Magazine article The Spectator

The Master and the Loyal Retainer

Magazine article The Spectator

The Master and the Loyal Retainer

Article excerpt

VISITING PICASSO : THE NOTEBOOKS AND LETTERS OF RONALD PENROSE by Elizabeth Cowling Thames & Hudson, £25, pp. 408, ISBN 0500512930 . £20 (plus £2.45 p&p) 0870 429 6655

It was not easy to be an attendant at the court of King Pablo, for Picasso, 'with his fringe of white hair round the back of his head, his never tiring black eyes, his red shirt, is always the centre of everyone's thoughts, especially as everyone else's movements depend on his and no one, not even he, knows what it will be'.

It was no easier to be King Pablo:

P. wanting everyone to enjoy themselves started making masks with the tablecloths and most of the guests put them on, but some began to smuggle them under the table as valuable souvenirs. P. , seeing this, looked around with an angry face and, collecting all the masks, crumpled them up and threw them into the sea.

When his every doodle brought the price of a good-sized house, it was hard to separate genuine friends from vultures waiting to feed off the artist's leavings.

Roland Penrose, sometime artist, fulltime writer and exhibition organiser, met Picasso in 1936 and remained an ardent friend, supporter and supplicant until Picasso's death in 1973. Picasso was the love of his life, the reason for his professional existence -- and perhaps, even, his personal one. According to a colleague, Penrose was 'in love with Picasso, passionately, and he put Picasso before everybody and everything', including Penrose's photographer wife Lee Miller. Elizabeth Cowling, who has mined the diaries, letters, photographs and notebooks that make up the Penrose Archive in the Scottish National Gallery of Modern Art to create this 'biography of a friendship', calls their intertwined story a 'tale of courtly love', where Penrose 'was the active protagonist ... who initiated the contact, did the travelling, the writing and the calling', with Picasso 'all-powerful and Penrose prostrate at his feet'. Yet 'ultimately it was Penrose who triumphed through the sheer tenacity of his dedication. What might have been a sad tale of failure and humiliation is actually a tale of rare fulfilment and substantial rewards'. It is this tale she unfolds for us in the elegantly designed and beautifully illustrated Visiting Picasso.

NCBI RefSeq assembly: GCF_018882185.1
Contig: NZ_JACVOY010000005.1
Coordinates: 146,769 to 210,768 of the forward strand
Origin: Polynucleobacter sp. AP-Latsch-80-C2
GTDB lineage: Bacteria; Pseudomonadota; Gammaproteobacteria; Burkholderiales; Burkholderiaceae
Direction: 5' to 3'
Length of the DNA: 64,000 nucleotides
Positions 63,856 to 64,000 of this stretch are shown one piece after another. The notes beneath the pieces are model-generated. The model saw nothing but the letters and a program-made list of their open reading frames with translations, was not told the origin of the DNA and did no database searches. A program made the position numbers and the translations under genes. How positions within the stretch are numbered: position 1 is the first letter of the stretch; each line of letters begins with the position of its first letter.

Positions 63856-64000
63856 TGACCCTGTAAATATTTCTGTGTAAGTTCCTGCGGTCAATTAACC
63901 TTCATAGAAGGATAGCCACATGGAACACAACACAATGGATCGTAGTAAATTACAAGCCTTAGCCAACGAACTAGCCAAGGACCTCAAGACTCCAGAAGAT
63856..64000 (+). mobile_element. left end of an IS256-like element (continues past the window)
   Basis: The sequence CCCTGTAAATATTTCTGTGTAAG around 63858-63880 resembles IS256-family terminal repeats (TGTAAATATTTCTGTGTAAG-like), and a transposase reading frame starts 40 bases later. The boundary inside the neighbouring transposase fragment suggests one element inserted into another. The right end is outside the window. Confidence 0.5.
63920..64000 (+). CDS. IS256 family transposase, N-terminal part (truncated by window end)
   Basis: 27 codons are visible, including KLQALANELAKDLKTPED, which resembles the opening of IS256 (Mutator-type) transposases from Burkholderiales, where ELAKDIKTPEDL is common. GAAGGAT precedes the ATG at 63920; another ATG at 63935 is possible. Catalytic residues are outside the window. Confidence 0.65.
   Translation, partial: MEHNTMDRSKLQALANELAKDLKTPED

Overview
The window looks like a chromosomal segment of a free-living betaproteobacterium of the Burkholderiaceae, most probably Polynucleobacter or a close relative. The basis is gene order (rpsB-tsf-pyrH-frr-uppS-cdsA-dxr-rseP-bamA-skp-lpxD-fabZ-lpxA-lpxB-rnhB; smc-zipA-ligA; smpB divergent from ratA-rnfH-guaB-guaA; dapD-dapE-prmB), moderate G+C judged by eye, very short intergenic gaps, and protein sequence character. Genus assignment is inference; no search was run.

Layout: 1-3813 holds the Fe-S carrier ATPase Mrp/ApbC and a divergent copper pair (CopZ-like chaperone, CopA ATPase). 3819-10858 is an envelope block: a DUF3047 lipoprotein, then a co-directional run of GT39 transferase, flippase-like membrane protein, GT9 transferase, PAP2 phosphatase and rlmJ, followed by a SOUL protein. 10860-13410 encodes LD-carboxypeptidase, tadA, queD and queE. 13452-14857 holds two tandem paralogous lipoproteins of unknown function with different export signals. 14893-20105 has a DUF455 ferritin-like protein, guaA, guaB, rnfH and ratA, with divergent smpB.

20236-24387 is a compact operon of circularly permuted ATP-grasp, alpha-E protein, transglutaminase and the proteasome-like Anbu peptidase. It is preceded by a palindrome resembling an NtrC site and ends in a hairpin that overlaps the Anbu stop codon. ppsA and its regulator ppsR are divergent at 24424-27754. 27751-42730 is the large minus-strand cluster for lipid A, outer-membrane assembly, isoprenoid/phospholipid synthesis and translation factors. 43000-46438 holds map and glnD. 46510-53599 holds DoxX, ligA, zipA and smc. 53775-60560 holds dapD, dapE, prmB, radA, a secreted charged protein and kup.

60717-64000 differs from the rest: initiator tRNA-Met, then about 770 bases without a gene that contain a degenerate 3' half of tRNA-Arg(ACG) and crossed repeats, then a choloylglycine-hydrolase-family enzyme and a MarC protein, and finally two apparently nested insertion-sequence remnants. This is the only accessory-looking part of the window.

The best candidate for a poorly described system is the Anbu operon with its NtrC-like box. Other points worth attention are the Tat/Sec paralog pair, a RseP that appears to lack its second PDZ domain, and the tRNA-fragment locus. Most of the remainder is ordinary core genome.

In the 1920s Penrose studied art in Paris, under André Lhôte, an admirer of Picasso.

He then married Valentine Boué, a poet and friend of the Surrealists, and through her became friends with Max Ernst, André Breton and Paul Eluard. …

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